"Baptized of Macunaíma", 1956, Tarsila do Amaral

Starting from Tarsila, painting began to influence Brazilian poetry. The painting “Abaporu” decides Raul Bopp's vocation […]; others from the same cycle will evoke texts by Mário de Andrade […]. Canvases such as “Distance”, “A cuca”, “O sono”, “A negra”, will travel clandestinely throughout my Poems, alternating with works by Max Ernst, Primeiro Cícero Dias and the first De Chirico. The pau-brasil painting and the anthropophagic painting flatten the later paths of poetry. (Murilo Mendes/Complete Poetry. Lightning portraits🇧🇷 P.1250).

What does MASP want by putting it in the same room the abaporu, 1928, e Baptism of Macunaíma, 1956, both by Tarsila do Amaral? Providing the public, even for a few minutes, with the one who would be the “beginning” of the artist’s trajectory, alongside her “swan song”, or forcing them to live the experience of occupying the same space with a of the artist's most important works, alongside the one that marks her melancholy end? For the public familiar with Tarsila's work, the second option would be the most correct. For this visitor, the experience has a bitter aftertaste, as that coexistence takes on tinges of perversity, even malice, towards the artist. For the common public, this experience has another degree of perversity. Placing the two works in the same space means teaching that both are equivalent, have the same aesthetic vigor, the same historical importance.

The importance of abaporu lies in the fact that this painting – breaking with the well-behaved Brazilian painting of its time – introduced a disruptive iconography that, blurring the limits of the good taste of tradition, brought to the surface a terrible mythological being, coming from the bowels of the unconscious. of the artist and the collective. Such force was what would have catalyzed the interests of Tarsila, Oswald de Andrade and Raul Bopp to forge the Anthropophagic Movement – ​​a trend that would place (and still places) the art of Brazil on a higher level in the international cultural sphere.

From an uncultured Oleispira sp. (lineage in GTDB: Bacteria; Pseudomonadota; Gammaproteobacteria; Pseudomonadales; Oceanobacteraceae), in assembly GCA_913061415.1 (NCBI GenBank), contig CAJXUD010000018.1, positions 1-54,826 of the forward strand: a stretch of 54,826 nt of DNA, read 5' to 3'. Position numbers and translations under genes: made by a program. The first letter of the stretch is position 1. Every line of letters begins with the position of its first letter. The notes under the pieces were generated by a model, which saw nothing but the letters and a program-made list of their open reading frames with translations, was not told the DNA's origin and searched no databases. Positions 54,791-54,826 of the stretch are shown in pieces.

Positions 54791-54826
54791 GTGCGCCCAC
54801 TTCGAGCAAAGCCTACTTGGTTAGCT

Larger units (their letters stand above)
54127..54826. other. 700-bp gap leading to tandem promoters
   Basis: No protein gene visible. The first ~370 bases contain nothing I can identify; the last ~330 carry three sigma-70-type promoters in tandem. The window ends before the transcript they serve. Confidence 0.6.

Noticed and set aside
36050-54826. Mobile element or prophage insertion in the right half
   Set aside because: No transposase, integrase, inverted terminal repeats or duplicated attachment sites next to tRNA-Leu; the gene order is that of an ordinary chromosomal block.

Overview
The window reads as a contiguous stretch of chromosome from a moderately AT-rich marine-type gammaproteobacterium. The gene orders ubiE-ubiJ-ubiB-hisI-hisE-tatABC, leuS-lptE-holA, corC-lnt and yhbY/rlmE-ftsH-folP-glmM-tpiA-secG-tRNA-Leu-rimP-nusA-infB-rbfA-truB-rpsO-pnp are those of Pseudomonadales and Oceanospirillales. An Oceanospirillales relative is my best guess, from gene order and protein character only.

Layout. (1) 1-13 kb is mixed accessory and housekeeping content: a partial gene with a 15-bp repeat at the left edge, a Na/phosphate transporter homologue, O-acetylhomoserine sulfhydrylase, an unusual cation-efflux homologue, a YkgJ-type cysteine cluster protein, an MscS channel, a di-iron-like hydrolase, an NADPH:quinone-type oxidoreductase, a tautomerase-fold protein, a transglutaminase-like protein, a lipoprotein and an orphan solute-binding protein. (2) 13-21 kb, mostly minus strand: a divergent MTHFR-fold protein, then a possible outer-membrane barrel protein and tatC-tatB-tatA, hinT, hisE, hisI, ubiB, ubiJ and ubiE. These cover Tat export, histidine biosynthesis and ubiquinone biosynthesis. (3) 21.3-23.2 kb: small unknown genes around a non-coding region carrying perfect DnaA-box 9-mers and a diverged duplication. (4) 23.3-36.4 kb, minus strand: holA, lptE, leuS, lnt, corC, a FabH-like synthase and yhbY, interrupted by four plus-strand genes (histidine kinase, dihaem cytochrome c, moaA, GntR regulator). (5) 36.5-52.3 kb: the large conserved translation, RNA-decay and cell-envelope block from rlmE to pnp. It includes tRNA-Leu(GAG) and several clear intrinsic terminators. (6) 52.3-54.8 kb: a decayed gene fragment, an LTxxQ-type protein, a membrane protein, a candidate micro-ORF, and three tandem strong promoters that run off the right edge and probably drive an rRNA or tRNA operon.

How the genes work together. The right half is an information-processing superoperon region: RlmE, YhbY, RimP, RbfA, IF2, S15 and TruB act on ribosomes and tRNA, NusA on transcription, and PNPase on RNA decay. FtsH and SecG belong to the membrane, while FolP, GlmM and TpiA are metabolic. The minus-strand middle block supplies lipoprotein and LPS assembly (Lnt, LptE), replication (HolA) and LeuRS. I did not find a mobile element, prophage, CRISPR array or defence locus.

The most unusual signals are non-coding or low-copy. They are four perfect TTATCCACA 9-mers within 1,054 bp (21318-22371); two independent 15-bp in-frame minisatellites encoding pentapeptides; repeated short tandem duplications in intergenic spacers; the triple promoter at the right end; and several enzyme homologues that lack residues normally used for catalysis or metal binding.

Yes, Baptism of Macunaíma repeats in a “stylized” key the tradition of great painting linked to the academies, concerned with extolling the meanings of “Motherland”, “Nation” and other institutions, based on significant episodes, both in official history and in mythology, etc. In this sense, when painting Baptism of Macunaíma, Tarsila seems to have wanted to elevate the character created in 1928, by Mário de Andrade, to the level of a symbol. Symbol of what? Probably from the definitive institutionalization through which São Paulo's Modernism passed during that decade of the city's IV Centenary. if abaporu means the breaking of something new between us, Baptized it is simply the dressing of the new into an institution, into a norm. The two works have similarities because the one from 1956 was produced in a modernist “style”. In other words, Tarsila copied herself, trivialized, crystallized into styles what in the 1920s was pure experimentation.

“Abaporu”, 1928, Tarsila do Amaral.